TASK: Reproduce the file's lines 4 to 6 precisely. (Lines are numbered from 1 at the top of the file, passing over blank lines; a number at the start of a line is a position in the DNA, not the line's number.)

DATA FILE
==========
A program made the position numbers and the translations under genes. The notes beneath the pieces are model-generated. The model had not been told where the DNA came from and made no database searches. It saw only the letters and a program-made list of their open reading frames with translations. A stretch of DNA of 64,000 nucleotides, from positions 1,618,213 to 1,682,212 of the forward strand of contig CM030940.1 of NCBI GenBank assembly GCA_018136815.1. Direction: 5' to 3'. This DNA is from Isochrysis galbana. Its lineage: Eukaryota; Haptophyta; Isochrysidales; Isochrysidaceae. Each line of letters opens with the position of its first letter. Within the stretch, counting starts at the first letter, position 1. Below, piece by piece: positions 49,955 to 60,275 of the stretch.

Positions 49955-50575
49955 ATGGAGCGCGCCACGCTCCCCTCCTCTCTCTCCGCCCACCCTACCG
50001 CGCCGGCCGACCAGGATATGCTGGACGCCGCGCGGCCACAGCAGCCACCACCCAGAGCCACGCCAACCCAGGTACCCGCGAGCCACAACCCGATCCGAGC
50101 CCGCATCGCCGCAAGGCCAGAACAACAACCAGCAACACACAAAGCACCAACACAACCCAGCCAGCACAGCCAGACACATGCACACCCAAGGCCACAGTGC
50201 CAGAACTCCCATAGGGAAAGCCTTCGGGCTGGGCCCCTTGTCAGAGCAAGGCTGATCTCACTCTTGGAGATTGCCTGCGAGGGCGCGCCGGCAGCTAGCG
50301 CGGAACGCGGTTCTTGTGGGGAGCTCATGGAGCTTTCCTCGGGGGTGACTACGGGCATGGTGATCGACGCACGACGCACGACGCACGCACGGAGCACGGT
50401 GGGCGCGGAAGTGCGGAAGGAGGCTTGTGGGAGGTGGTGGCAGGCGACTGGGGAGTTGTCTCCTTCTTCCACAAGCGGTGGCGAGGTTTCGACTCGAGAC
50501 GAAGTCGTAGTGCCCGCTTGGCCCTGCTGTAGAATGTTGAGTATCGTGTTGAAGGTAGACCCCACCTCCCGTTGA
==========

50001 CGCCGGCCGACCAGGATATGCTGGACGCCGCGCGGCCACAGCAGCCACCACCCAGAGCCACGCCAACCCAGGTACCCGCGAGCCACAACCCGATCCGAGC
50101 CCGCATCGCCGCAAGGCCAGAACAACAACCAGCAACACACAAAGCACCAACACAACCCAGCCAGCACAGCCAGACACATGCACACCCAAGGCCACAGTGC
50201 CAGAACTCCCATAGGGAAAGCCTTCGGGCTGGGCCCCTTGTCAGAGCAAGGCTGATCTCACTCTTGGAGATTGCCTGCGAGGGCGCGCCGGCAGCTAGCG